GIRL TALK brings together two artists, COLETTE and INDIA EVANS, who explore the iconography of traditional femininity to explore issues of gender and identity. Since the 1970s COLETTE’s pioneering performances and mixed media installations have established a unique brand of “hyper-feminine feminism” that is carried forward in the work of emerging artist INDIA EVANS. Coming from distinctly different sides of the Feminist movement, these two women find common ground in their unapologetic celebration of beauty, embellishment and the erotic.
Critic Alexandra Anderson-Spivy writes,
“COLETTE's essentially blithe esthetic has celebrated aspects of the feminine during the rise of an era when academic feminism declared suspect everything conventionally associated with enjoying being a girl. That includes high heels, fashion and make-up, not to mention good manners, elegance and romance. Her pieces also have hypothesized an ambivalent relationship with domesticity and fashion, posing questions about the nature of female roles in art and life without ever rejecting femininity. Through the manipulation and dramatization of her female archetypes Colette constantly alters stereotypes into something fresh, provocative and glamorous.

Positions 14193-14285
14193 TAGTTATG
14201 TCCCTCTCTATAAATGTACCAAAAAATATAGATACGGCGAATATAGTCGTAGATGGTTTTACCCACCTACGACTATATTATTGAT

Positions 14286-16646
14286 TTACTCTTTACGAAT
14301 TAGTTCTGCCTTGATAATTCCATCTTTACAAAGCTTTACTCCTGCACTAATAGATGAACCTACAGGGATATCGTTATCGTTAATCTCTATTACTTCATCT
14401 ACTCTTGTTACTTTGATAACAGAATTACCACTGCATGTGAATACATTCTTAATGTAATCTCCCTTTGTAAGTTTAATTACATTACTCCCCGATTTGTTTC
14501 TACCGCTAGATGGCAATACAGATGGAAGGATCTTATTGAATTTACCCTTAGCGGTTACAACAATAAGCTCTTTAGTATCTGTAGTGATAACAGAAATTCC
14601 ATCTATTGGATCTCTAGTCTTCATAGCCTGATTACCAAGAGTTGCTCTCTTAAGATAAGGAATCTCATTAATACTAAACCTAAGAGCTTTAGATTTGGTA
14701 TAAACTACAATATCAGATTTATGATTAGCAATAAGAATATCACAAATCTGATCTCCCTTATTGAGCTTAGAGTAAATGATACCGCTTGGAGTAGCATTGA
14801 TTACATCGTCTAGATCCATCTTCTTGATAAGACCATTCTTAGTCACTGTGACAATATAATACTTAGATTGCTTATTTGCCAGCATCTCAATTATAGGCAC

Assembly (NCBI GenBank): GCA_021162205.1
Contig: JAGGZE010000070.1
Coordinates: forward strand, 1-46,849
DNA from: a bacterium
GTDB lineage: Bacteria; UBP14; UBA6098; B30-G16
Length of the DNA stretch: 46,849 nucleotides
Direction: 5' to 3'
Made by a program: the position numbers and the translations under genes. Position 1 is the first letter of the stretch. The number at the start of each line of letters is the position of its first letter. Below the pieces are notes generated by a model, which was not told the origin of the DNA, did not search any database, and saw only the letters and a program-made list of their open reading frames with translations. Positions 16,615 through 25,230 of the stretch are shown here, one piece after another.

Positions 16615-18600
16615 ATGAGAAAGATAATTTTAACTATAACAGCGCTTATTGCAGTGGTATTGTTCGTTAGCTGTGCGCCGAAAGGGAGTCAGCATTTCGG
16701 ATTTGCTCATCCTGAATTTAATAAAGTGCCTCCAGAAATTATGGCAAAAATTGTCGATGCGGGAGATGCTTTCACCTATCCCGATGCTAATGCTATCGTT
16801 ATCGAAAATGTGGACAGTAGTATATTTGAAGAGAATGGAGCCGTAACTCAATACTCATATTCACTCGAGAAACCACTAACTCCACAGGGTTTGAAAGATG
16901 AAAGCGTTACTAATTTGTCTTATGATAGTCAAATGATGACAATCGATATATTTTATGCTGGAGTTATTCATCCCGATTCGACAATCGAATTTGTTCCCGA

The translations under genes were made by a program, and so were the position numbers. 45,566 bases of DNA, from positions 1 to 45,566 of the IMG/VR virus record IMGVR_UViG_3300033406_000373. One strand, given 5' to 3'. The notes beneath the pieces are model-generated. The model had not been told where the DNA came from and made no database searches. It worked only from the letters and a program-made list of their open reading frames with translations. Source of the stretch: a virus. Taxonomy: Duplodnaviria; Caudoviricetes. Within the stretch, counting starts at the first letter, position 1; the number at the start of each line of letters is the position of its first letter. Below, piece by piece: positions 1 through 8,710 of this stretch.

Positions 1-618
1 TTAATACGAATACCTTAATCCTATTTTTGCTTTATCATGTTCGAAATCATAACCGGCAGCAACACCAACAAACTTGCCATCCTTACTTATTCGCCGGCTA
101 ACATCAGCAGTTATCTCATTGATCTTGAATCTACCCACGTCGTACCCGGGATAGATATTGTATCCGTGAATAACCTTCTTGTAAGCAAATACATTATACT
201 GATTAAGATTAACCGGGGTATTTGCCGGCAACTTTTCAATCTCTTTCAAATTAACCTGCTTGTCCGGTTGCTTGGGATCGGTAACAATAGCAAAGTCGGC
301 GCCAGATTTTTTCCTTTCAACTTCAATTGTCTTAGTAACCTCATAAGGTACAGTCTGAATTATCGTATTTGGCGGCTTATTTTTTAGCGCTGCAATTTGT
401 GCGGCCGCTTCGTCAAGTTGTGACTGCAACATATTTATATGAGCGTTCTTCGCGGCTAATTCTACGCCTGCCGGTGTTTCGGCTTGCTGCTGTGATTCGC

Her characters are allegorical. They invoke a highly theatrical symbolism to investigate social history and to challenge gender cliches. Her work constantly mines her own personal history and her associations with art and art history. During the past three decades Colette has enacted many recreations of legendary women, among them Delacroix's figure of liberty, Marianne; Mata Hari (in 1984 the artist turned her
INDIA EVANS’ erotically charged collages explore a similarly “feminine” vocabulary, combining images of beautiful women culled from old books and vintage postcards, mixed
media, fragments of lace and beading, as well as the artist’s own poetic meditations – delicately written in thread onto the picture surface. Through an intricately conceived play of visual and verbal signs, Evans many “characters” are cast into erotic narratives that are at once alluring and disturbing. Their stories are played out in richly colored landscapes and architectural interiors, whose hard-edged style recalls the Surrealist canvases of Giorgio de Chirico. Evan’s poetry brings together content and context, asserting her presence in these lush dreamscapes.
INDIA EVANS began her career in